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2021 a good year for facial recognition at US ports


The U.S. government says it doubled the number of international travelers who were processed last year using facial recognition tools.

Forty-eight million people entering or leaving the country in fiscal 2021 were subject to face biometric comparisons in a program called Simplified Arrival, according to the Customs and Border Protection agency. The previous year, 23 million international travelers were processed.

The program, started in 2018, is designed to find people who are using fraudulent or stolen IDs and travel documents. More than 179 million travelers passed through one of the nation’s entry ports last year.

According to the CBP‘s just-released annual report, 46 alleged imposters have been identified trying to enter the United States at airports since program officials compared their first image. Another 916 have been spotted trying to enter at pedestrian stations.

This year, like last year, the government claims an accuracy rate of 97 percent. Live images are compared to “a very small gallery of high-quality” photographs that people have allowed the government to use for identification.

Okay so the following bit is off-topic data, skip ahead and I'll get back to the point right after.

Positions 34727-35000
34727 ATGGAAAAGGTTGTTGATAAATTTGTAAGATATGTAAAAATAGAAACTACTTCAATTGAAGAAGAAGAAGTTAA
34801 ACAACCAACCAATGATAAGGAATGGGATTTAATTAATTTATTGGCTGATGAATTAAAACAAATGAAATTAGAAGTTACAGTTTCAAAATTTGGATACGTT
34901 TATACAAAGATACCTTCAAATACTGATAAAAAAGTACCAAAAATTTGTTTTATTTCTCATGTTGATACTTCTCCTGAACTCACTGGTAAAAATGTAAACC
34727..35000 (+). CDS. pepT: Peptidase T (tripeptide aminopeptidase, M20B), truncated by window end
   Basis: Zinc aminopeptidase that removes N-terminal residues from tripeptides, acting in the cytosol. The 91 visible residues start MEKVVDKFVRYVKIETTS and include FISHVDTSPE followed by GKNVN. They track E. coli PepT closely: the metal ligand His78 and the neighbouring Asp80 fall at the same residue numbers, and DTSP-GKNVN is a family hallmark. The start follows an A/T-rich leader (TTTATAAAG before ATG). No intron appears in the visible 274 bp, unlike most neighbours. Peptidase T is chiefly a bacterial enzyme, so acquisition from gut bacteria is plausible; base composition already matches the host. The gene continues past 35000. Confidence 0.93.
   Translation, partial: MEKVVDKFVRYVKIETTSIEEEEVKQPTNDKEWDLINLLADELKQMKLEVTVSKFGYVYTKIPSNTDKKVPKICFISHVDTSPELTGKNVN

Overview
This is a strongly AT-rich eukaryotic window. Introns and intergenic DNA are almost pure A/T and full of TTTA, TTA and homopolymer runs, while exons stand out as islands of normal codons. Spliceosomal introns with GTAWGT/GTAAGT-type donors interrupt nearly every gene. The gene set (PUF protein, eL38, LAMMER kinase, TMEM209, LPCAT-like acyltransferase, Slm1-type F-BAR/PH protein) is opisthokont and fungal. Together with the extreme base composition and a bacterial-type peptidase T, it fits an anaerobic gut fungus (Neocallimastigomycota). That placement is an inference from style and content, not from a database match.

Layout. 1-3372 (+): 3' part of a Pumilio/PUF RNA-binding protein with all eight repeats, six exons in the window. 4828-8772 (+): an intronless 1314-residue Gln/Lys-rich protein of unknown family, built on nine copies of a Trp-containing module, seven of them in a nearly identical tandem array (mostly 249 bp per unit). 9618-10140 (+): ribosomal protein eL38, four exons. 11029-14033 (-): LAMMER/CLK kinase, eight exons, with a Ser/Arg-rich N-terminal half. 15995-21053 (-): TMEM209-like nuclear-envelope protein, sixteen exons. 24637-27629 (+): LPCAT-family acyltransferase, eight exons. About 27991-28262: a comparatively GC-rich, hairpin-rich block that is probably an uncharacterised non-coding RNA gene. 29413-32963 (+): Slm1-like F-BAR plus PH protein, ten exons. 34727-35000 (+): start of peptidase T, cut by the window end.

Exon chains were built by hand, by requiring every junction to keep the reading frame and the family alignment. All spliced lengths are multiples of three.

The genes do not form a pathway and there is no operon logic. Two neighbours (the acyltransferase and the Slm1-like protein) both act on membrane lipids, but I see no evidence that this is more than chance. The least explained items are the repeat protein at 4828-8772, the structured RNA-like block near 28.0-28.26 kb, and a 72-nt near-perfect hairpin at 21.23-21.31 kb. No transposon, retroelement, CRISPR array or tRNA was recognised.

As of February 2022, 199 airports participated in Simplified Arrival; 32 airports were using facial recognition for exits from the nation. Honolulu’s Inouye International Airport, which is part of Simplified Arrival, is preparing to identify outbound travelers with facial recognition, as well.

Biometric screening continues to stir anger among some who feel the federal government is overstepping its authority, or even performing devious social experiments, with facial recognition at ports of entry, as in persistent complaints from the fringe about the signage at Seattle-Tacoma International Airport.

This post was updated at 9:38pm Eastern on April 18, 2022 to clarify the nature of the allegations against SEA Airport.

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